Tooth Pain: How does it happen?
No matter how bad the toothache seems you should always look into having a dental examination. In most cases, a rigorous oral hygiene routine will prevent toothaches or discomfort. However, many potential factors can cause tooth or gum pain, including the following
Advanced Tooth Decay / Cavities
Cavities develop slowly over time and cause little pain until they are more advanced. So while the pain may seem like it has come on very suddenly it likely has been developing over time along with the cavity. This should be taken care of as soon as possible to prevent an infection takes hold.
Dental Injuries or Trauma
Dental trauma can occur over time from an ongoing issue, such as teeth grinding, or if you suddenly sustain a blow to the face causing injury. A fractured or damaged tooth can be very painful – don’t ignore it. Your dentist may recommend treating it with a filling, crown or bonding.
If you experience the bad habit of teeth grinding then you should speak with your dentist about ways to manage it as this can lead o serious sensitivity.
Impacted Wisdom Teeth
When you suffer from impacted wisdom teeth then you may suffer from intense pressure on the surrounding teeth. Impacted wisdom teeth can also lead to secondary issues including tooth damage and crowding if there isn’t enough space for them to erupt properly.
Abscessed Tooth or Related Infections
Bacterial infections may lead to pockets filled with pus. While this can be painful there is also the threat of serious life-threatening infections occurring.
Gum Disease (Periodontitis)
Gum disease (periodontal disease) can range from early stage (gingivitis) to moderate and severe. In the early stages, your dentist may treat your gingivitis with a procedure called scaling and root planing – the process of removing plaque buildup from the gum line.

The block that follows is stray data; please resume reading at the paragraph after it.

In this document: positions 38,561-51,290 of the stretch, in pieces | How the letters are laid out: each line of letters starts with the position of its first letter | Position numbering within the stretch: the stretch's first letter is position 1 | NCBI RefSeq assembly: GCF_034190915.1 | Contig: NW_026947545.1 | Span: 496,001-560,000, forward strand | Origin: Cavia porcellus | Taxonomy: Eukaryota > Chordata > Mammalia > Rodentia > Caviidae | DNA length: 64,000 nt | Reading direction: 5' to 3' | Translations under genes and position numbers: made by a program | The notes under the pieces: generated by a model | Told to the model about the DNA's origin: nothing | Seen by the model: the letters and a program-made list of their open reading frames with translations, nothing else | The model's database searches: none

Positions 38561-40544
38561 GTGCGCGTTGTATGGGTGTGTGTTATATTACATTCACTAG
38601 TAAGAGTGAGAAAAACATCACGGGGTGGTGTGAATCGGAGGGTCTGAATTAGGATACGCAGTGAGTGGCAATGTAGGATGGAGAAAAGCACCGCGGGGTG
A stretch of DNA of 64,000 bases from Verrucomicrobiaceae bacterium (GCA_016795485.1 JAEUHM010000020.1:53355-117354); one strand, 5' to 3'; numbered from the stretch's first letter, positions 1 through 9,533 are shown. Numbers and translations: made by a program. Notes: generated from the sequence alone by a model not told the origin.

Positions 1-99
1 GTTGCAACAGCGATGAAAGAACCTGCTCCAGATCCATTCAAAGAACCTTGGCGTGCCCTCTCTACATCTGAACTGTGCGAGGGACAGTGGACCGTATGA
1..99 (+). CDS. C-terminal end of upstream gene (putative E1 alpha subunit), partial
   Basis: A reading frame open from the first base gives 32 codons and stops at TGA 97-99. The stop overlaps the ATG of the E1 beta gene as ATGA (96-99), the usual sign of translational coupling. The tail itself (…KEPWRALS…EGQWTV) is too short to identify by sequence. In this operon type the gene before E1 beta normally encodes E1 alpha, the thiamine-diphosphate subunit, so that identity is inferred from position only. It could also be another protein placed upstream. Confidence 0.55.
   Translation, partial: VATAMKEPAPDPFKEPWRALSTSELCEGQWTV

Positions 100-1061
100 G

If you have advanced gum disease that can no longer be managed or reversed then your dentist may need to turn to oral surgery or root canals for treatment.
What are some other possible causes of tooth pain?
You may be someone that experiences sensitivity occasionally when you are eating or drinking hot or cold foods or beverages. In these cases, you shouldn't need to be too concerned although you should monitor the condition.
When you have tooth sensitivity, you should try to use toothpaste specialized for this concern and avoid any foods or drinks that are at extreme temperatures.
Although this may be caused by gum recession as well, if you notice that this sensitivity doesn't go away then you should still schedule a visit with your dentist.
There are also times the issue that’s causing your tooth pain may lie outside your mouth. Viral or sinus infections, vitamin deficiencies, headaches or colds may cause symptoms similar to what you might feel with a toothache.
However, it’s still worth it to schedule an appointment with your dentist as ignoring or misdiagnosing the pain yourself could lead to serious issues. Generally, dental pain won't stop until the root cause has been diagnosed and treated appropriately.
What can I do to relieve my tooth pain?
If you have dental pain the first step is to have it assessed by a dental professional as it is not likely to cure itself.
In the meantime, there are a few home remedies for tooth pain you can try. Apply an ice pack or take an over-the-counter pain medication to reduce pain and inflammation. In some cases, a saltwater rinse can also help soothe and relieve tooth pain.